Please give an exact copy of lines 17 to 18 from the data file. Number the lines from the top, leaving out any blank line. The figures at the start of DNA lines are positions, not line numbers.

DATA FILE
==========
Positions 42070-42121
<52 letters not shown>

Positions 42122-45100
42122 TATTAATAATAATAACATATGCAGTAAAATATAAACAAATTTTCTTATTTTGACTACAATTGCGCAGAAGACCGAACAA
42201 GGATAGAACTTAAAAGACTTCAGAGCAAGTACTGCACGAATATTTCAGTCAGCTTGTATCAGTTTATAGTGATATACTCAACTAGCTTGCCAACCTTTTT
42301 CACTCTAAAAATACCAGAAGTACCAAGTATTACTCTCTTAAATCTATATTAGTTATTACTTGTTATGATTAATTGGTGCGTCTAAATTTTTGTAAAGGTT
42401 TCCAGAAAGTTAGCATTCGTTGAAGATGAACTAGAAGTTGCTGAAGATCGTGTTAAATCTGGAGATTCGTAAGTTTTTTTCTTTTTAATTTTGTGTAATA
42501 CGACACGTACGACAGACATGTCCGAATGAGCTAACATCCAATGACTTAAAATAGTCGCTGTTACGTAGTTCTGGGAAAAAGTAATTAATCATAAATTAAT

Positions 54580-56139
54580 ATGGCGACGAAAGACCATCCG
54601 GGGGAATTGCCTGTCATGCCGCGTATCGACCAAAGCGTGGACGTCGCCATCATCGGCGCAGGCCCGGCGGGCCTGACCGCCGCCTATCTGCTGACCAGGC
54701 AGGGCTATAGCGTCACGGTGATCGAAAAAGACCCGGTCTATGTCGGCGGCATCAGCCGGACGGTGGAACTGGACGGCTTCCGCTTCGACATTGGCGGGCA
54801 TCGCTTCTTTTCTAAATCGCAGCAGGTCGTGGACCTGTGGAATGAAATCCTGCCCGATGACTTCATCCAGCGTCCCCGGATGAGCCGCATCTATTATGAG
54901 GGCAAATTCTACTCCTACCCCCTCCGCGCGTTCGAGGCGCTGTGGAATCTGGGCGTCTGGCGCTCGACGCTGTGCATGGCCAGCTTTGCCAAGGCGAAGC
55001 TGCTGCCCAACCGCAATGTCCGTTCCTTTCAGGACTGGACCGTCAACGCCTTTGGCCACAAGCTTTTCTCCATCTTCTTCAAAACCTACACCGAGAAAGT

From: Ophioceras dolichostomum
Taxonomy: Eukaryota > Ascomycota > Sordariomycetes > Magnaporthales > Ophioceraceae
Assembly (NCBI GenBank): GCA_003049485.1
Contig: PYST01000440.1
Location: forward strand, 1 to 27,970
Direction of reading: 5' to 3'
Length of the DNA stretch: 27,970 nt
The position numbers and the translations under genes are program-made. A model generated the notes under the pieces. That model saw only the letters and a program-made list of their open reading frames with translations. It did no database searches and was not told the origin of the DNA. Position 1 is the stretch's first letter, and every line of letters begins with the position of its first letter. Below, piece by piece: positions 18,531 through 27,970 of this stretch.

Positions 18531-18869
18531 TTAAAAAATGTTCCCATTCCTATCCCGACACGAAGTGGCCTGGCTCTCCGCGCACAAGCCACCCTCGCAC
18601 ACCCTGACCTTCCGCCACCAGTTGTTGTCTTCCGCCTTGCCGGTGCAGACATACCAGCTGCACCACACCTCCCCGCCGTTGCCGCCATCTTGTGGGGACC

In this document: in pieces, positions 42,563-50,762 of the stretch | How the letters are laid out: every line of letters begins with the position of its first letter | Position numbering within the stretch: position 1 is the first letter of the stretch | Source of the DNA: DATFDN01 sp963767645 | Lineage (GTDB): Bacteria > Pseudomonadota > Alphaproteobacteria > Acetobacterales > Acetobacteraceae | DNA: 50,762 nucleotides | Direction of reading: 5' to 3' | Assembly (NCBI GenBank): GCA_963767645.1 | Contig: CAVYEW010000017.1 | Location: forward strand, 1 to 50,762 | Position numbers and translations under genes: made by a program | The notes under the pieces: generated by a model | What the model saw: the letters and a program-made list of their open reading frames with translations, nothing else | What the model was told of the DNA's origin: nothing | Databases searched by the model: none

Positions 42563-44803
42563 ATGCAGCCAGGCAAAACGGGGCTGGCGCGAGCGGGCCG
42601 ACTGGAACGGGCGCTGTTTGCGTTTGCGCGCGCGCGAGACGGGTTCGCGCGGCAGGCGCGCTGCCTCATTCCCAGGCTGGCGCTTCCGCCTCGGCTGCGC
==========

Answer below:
Taxonomy: Eukaryota > Ascomycota > Sordariomycetes > Magnaporthales > Ophioceraceae
Assembly (NCBI GenBank): GCA_003049485.1